Decades ago, OWRD was very supportive of actual beneficial uses of state water. There was a great amount of trust for the Department’s actions. Those feelings of trust are nonexistent today. Just ask any surface or groundwater irrigator, the cities of Klamath Falls, Chiloquin, Bly and numerous commercial businesses in Klamath County, and you may begin to understand where the lack of trust comes from.

A little history may help explain where the lack of trust originates. In 1991, all irrigators received a letter from OWRD pertaining to the then ongoing surface water adjudication in the Klamath Basin. One sentence read, “If you only use water from a groundwater source or from a municipal water supply then you need not do anything further. You will not be a party to this proceeding.”

In other words, if you pump from a well or get your water from a municipal water supply, you were simply denied any possible Constitutional due process. In 2001 and more currently, surface water users were encouraged by OWRD to drill a well, and then told “your water will be safe”. That has not worked out well either. Irrigators were asked to give additional evidence including actual scientific data and tests. This was done but was ignored. OWRD has ignored some of their own testing that does not support their computer model.

Additional history in the state of Oregon: With OWRD’S endorsement of Klamath dam removal, we predicted years ago that this movement would expand to the Columbia and Snake River system. That is now aggressively happening. With the reallocation of the Klamath water in the State’s Klamath Basin Adjudication and being enforced by OWRD, we predicted this same scenario would happen in other basins in the state.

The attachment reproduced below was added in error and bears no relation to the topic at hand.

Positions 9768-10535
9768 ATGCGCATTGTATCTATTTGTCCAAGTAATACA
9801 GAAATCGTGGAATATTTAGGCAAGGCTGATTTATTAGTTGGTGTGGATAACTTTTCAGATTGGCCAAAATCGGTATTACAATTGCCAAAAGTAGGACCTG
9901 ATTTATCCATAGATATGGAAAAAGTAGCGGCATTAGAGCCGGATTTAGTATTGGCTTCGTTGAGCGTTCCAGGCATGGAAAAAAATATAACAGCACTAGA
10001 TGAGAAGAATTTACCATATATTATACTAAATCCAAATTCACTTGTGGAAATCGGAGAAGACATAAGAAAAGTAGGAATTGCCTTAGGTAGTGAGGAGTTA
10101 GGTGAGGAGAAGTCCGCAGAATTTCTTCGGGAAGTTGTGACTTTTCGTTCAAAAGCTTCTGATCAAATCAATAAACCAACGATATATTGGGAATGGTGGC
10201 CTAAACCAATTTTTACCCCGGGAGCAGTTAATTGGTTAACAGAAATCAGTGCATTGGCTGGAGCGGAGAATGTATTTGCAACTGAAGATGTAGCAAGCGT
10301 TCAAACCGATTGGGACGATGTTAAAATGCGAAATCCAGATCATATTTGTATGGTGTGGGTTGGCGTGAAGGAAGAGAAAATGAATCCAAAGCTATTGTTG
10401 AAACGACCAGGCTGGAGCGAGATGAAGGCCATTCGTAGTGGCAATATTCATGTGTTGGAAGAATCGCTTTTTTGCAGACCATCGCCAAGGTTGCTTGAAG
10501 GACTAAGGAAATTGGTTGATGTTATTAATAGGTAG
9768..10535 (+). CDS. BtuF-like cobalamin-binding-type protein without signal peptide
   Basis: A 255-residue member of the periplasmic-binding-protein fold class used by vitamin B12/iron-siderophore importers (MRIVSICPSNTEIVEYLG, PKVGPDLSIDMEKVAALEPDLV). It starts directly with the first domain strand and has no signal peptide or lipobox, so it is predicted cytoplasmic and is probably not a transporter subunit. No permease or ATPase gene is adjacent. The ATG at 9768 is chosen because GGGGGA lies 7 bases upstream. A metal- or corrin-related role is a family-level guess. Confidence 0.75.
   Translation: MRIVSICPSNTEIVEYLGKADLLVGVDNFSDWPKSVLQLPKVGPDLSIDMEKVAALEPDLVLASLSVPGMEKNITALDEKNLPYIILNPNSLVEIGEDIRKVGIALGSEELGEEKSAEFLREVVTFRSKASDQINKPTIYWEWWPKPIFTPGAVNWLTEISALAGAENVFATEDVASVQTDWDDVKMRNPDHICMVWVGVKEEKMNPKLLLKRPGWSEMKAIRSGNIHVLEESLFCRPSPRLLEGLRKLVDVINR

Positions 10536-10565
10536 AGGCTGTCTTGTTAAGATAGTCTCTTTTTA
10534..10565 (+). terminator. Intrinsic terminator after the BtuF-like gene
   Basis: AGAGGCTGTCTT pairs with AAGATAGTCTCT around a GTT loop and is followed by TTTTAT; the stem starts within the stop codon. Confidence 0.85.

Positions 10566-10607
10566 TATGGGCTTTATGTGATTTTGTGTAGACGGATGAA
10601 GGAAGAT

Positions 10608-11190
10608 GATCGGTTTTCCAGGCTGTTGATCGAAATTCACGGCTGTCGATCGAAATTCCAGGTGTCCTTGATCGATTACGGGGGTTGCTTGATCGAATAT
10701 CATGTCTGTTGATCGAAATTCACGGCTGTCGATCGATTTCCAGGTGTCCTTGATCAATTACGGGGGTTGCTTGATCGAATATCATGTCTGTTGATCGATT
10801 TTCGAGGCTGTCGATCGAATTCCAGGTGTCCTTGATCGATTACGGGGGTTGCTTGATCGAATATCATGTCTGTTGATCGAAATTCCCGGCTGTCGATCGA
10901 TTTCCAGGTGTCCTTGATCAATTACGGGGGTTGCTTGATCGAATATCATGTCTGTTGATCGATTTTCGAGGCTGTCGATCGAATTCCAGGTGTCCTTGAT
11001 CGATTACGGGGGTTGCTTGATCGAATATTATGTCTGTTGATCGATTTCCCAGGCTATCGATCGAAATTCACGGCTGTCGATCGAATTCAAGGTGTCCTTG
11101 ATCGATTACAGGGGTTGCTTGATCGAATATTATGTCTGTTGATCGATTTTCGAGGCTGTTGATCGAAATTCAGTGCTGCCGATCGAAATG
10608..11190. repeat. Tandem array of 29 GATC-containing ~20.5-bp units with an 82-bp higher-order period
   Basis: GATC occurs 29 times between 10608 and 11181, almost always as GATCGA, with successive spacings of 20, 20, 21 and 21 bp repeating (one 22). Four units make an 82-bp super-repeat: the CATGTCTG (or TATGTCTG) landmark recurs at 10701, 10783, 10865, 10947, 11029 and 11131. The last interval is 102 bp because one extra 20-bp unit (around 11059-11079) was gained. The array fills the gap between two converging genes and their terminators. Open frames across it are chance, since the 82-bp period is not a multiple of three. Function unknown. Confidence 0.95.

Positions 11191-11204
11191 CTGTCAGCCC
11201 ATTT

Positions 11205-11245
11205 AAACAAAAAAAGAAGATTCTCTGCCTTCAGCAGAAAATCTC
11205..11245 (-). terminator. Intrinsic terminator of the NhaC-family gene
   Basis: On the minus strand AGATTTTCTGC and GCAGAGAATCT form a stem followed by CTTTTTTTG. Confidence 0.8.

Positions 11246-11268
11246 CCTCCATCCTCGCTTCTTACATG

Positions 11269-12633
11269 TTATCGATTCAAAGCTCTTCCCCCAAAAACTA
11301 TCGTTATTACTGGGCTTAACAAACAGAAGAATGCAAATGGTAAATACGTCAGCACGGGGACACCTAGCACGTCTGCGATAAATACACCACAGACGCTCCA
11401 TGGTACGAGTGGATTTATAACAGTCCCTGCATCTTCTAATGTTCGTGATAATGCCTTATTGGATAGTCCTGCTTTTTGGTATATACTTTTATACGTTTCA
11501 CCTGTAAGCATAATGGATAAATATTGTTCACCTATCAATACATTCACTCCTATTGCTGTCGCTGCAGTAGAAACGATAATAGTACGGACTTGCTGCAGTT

This attempt of reallocation is now happening in the Willamette Basin. We now predict that OWRD’s current attempt to claim, through computer modeling, that ground water and surface water are connected, will be expanded in other areas of the State.

The Oregon Department of Environmental Quality is already using computer modeling in their attempt to regulate agriculture and timber land in regards to mercury pollution coming from China.

There are some good, honest people that work within OWRD. Some rationalize their actions by saying “they are just doing their job.” That was a common defense during the Nuremberg Trials. I hoped OWRD would sincerely attempt rebuilding that trust. That does not seem to be the case.

Bottom line is this: I would love to have water available for 2 years. But allowing this type of language, “In the Klamath Basin ground water and surface water are hydraulically connected”, is just another gigantic Trojan Horse that the Klamath Basin and the State of Oregon, cannot allow to happen.

Tom Mallams has been an irrigator in the Klamath Basin for the last 40 years, served as a Klamath County, Ore., commissioner and remains involved in numerous local and regional matters.